November 14, 2011
There are countless self-help books aimed at budding entrepreneurs. But which of them have actually helped people start or improve an enterprise?
We asked business owners and educators for the books that have given them the best advice. Here are some of their top picks.
"Who: The A Method for Hiring" By Geoff Smart and Randy Street
"Who" is the book "that has had the most influence on my business," says Craig Zoberis, president of Fusion Systems Inc., a contract manufacturer based in Burr Ridge, Ill.
The book argues that managers make hiring mistakes half of the time and then must spend precious resources cleaning up after bad employees. The authors provide a four-step process for hiring more smartly, including using professional networks to find the best candidates.
Mr. Zoberis adopted this approach at his 40-employee company in 2009 and now doesn't have a lot of "mis-hires," he says. "I have been able to take the fundamentals and strategy for hiring as outlined in 'Who' and successfully implement them into Fusion's hiring process—with undeniable results."
"The E-Myth" By Michael E. Gerber
"Gerber's book caused me to rethink what I wanted to accomplish in my business and how I was going to do that," explains J. Richard Braun, owner of Braun Agency Inc., an insurance firm based in Virginia Beach, Va.
"The E-Myth," he explains, argues that most businesses are started by people who know how to do technical work—such as a plumber who launches a plumbing company—but who don't know how to run a business. The answer? Build "replicable systems that can and will operate in an owner's absence," Mr. Braun says.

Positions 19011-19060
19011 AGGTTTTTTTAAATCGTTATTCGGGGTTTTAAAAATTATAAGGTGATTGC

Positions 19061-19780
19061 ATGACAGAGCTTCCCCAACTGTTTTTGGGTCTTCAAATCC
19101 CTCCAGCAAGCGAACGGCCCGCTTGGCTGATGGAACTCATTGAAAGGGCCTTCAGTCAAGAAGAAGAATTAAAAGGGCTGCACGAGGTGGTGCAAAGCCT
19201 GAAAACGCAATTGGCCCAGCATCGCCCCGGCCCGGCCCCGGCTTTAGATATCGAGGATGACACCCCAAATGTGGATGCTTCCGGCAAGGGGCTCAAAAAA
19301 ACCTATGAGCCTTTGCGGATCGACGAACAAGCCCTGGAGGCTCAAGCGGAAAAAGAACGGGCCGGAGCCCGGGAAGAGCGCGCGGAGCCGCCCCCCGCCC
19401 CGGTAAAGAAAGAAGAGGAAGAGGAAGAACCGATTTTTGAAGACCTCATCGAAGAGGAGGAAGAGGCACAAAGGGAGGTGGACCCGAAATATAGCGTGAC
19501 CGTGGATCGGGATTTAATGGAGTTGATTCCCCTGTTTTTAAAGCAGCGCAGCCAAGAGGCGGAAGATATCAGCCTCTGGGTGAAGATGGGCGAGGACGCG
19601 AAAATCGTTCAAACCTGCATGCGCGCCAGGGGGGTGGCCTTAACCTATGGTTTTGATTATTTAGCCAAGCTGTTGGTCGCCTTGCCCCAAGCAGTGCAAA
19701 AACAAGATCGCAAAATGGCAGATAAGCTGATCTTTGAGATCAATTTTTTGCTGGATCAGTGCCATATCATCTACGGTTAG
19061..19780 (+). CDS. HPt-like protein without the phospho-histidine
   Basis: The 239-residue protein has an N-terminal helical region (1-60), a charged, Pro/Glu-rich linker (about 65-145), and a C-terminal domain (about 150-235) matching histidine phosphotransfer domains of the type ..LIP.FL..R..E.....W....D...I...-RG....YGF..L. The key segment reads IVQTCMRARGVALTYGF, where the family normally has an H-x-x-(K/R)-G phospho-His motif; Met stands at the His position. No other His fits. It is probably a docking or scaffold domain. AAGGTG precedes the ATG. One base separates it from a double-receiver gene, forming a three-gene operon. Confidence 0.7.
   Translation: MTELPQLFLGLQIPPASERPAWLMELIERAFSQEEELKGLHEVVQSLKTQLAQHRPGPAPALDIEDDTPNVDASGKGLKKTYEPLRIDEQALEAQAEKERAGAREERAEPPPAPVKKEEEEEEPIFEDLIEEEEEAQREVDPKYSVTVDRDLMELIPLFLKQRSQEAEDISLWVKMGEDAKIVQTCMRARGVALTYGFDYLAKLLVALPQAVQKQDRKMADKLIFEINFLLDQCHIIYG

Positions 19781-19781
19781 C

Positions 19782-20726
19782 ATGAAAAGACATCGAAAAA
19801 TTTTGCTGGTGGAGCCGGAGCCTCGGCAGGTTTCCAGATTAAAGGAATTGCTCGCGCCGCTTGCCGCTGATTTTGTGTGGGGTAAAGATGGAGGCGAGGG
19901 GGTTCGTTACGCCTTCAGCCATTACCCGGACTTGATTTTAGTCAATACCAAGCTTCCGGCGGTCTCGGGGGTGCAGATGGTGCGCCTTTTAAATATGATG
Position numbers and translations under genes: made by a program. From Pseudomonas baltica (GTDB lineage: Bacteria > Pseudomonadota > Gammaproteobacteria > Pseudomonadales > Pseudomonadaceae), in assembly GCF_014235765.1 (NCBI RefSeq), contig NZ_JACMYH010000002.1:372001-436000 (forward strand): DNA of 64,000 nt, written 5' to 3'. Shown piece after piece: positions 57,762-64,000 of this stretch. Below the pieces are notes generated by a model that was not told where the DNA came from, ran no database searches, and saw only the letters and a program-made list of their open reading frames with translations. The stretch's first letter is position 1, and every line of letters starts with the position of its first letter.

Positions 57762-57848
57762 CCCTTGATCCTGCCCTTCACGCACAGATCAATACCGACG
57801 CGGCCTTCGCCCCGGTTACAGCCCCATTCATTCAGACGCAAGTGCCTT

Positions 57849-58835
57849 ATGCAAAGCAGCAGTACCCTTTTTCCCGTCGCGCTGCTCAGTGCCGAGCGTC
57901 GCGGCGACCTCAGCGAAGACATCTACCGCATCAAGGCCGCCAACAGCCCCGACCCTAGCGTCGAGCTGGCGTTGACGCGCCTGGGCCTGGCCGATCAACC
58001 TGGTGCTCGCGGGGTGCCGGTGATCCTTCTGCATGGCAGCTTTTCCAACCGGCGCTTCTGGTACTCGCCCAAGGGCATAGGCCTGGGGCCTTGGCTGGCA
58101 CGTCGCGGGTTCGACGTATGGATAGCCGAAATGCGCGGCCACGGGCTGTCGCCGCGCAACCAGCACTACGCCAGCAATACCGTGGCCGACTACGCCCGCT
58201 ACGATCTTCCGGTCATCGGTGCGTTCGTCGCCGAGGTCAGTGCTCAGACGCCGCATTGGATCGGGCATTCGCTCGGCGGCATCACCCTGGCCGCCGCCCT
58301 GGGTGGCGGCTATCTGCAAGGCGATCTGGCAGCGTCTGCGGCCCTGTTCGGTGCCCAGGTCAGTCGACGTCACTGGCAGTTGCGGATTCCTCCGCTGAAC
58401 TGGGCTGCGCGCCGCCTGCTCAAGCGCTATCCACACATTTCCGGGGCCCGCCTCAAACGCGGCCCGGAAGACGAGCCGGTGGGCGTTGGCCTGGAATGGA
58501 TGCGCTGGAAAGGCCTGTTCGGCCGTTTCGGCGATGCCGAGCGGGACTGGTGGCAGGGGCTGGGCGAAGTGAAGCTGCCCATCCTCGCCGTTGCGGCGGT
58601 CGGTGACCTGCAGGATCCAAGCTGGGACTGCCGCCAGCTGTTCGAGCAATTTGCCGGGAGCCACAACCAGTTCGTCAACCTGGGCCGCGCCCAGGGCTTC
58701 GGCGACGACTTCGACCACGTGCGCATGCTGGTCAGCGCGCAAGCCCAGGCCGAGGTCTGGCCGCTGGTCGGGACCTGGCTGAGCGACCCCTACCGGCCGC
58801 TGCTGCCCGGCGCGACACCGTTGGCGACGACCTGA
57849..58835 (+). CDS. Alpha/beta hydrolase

By putting those systems in place, owners can hire other technicians to do the company's core job and then get managers to oversee the business's various operations. Then the owner can concentrate on the true work of an entrepreneur—providing a vision and overall goals for the company, as well as looking for new opportunities.
For instance, Mr. Braun says, creating systems at his own company "has allowed me to pursue additional ventures, including real-estate investments and other business start-ups."
"Start With Why" By Simon Sinek
"Sinek's message changed my life. He had me understand why it's important to know why you're in a particular business, both for your own fulfillment and for attracting the right customers and employees and ultimately achieving great success," says David Hassell, CEO of San Francisco software start-up 15Five.
The book argues that companies must give employees some bigger reason to work there, and give customers a cause to align with, not just a product or service to buy, Mr. Hassell says. "It means the difference between
having people show up and working for a paycheck, or giving their all," says Mr. Hassell. "It means the difference between having customers who become evangelists or those who will jump to the cheapest competitor as soon as they can."
Spelling out his own company's mission—that all employees can make crucial contributions to a business—has helped build loyalty and trust, he says. Some customers were willing to pay for 15Five's software while it was still in a rough state, "knowing that we were committed to improving it," he says. "In fact, one of our beta customers even approached us and offered to pay well before I'd even considered asking them to pay."